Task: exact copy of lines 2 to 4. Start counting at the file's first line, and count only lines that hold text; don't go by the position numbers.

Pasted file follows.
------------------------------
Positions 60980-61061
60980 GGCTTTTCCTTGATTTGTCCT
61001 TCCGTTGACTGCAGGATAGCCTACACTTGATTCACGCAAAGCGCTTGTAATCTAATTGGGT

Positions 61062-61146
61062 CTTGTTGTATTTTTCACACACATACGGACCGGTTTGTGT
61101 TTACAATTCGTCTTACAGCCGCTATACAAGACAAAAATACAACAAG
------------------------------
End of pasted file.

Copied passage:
60980 GGCTTTTCCTTGATTTGTCCT
61001 TCCGTTGACTGCAGGATAGCCTACACTTGATTCACGCAAAGCGCTTGTAATCTAATTGGGT

Positions 61062-61146